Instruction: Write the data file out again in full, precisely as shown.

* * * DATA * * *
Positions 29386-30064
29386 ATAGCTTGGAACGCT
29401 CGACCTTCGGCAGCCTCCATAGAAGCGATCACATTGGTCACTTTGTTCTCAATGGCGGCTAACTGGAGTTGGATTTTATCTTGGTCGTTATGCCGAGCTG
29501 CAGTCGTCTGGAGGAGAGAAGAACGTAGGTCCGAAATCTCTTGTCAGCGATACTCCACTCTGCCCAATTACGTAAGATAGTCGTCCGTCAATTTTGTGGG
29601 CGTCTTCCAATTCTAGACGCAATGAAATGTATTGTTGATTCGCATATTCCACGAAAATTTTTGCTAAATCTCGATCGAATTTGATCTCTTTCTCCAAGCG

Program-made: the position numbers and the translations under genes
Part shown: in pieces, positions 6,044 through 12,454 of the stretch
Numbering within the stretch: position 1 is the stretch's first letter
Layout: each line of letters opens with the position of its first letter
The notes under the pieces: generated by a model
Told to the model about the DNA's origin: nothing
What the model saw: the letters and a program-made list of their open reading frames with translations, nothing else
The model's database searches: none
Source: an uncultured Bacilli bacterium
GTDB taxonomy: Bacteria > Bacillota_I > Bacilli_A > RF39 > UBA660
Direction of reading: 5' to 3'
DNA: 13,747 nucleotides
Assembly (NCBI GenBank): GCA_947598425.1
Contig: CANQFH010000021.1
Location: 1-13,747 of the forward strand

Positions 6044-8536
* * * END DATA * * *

Positions 29386-30064
29386 ATAGCTTGGAACGCT
29401 CGACCTTCGGCAGCCTCCATAGAAGCGATCACATTGGTCACTTTGTTCTCAATGGCGGCTAACTGGAGTTGGATTTTATCTTGGTCGTTATGCCGAGCTG
29501 CAGTCGTCTGGAGGAGAGAAGAACGTAGGTCCGAAATCTCTTGTCAGCGATACTCCACTCTGCCCAATTACGTAAGATAGTCGTCCGTCAATTTTGTGGG
29601 CGTCTTCCAATTCTAGACGCAATGAAATGTATTGTTGATTCGCATATTCCACGAAAATTTTTGCTAAATCTCGATCGAATTTGATCTCTTTCTCCAAGCG

Program-made: the position numbers and the translations under genes
Part shown: in pieces, positions 6,044 through 12,454 of the stretch
Numbering within the stretch: position 1 is the stretch's first letter
Layout: each line of letters opens with the position of its first letter
The notes under the pieces: generated by a model
Told to the model about the DNA's origin: nothing
What the model saw: the letters and a program-made list of their open reading frames with translations, nothing else
The model's database searches: none
Source: an uncultured Bacilli bacterium
GTDB taxonomy: Bacteria > Bacillota_I > Bacilli_A > RF39 > UBA660
Direction of reading: 5' to 3'
DNA: 13,747 nucleotides
Assembly (NCBI GenBank): GCA_947598425.1
Contig: CANQFH010000021.1
Location: 1-13,747 of the forward strand

Positions 6044-8536